His "unbelievable" luck has continued from there, starting with a meeting with partner Elayna Carausu, which led to their cruising the Greek Islands and Turkey together. A dive master and musician, she had already toured extensively including around Australia in a small campervan. "I couldn't not take that chance with him and the boat," she says on their website. "I didn't know if I would love life on a lean, but I knew I really did like Riley. I would rather say 'yes' to everything in my life than 'no', and then spend my time wondering what might have happened if I didn't take the chance."
The result for the engaging couple has been an adventure beyond their wildest dreams, and a couple of months ago they took delivery of a new La Vagabonde, a 45-foot Outremer catamaran designed for blue water cruising, under an agreement that sees them promote the yachts through regular video posts. (This 20-minute YouTube post covers the celebrations and press conference at the handover).
It was Carausu who got the couple into YouTube, when she picked up a neglected compact digital camera Whitelum wasn't using, and started to film their activities for the benefit of those back at home. Production at first using Apple's iMovie has grown in professionalism with Adobe's Premiere and the armoury of equipment has also expanded to include Canon's 6D DSLR and compact PowerShot G7X, GoPro's Hero4 and a DJI quadcopter drone which has its own 2.7K HD video camera.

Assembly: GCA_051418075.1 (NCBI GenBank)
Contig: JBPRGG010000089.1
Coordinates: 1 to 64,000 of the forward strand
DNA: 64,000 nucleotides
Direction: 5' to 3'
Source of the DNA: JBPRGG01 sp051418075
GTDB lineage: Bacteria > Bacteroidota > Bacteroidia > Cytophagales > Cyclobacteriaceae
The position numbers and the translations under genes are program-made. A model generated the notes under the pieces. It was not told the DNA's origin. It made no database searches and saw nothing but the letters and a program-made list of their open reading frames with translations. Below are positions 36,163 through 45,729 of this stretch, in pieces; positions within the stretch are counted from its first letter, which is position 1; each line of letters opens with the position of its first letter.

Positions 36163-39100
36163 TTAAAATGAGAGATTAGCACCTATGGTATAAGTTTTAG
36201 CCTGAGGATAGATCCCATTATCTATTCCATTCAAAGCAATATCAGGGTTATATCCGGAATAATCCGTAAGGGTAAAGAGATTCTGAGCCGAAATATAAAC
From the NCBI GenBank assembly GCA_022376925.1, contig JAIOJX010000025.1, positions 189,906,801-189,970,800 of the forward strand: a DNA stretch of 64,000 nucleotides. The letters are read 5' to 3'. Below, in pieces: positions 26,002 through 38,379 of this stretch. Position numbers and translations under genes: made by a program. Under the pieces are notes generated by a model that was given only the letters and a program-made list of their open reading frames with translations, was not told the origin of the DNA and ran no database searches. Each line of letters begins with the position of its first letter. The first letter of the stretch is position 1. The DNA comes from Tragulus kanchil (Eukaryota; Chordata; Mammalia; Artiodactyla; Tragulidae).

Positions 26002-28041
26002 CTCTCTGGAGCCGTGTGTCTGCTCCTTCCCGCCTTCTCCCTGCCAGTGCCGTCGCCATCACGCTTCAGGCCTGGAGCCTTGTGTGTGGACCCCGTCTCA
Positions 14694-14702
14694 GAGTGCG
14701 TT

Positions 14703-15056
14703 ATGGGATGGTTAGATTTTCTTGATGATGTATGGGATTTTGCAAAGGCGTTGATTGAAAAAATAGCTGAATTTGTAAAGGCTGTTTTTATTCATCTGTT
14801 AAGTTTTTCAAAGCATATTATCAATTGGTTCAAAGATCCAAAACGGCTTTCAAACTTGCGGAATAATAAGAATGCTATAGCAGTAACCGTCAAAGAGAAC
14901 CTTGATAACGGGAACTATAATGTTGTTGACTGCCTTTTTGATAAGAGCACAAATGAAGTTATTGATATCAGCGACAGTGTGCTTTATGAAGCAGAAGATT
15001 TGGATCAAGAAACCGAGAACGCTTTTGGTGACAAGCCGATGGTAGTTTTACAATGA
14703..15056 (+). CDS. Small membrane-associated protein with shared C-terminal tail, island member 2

While there's a pretty modest return from YouTube advertising - estimated at $1.50 per 1000 views - the biggest impact has been the groundswell of support from viewers, 1463 of whom were pledging almost $8500 via the Patreon crowdfunding site (at the time of posting) for each of the four videos they typically post a month, supporters they say, they reward with love, gifts and trips onboard.
Elayna Carausu is a popular singer in venues when they hit port, and has a covers album for her fans on Bandcamp and Facebook... oh, and there's a range of SLV (Sailing La Vagabonde) merchandise available via their Shopify site.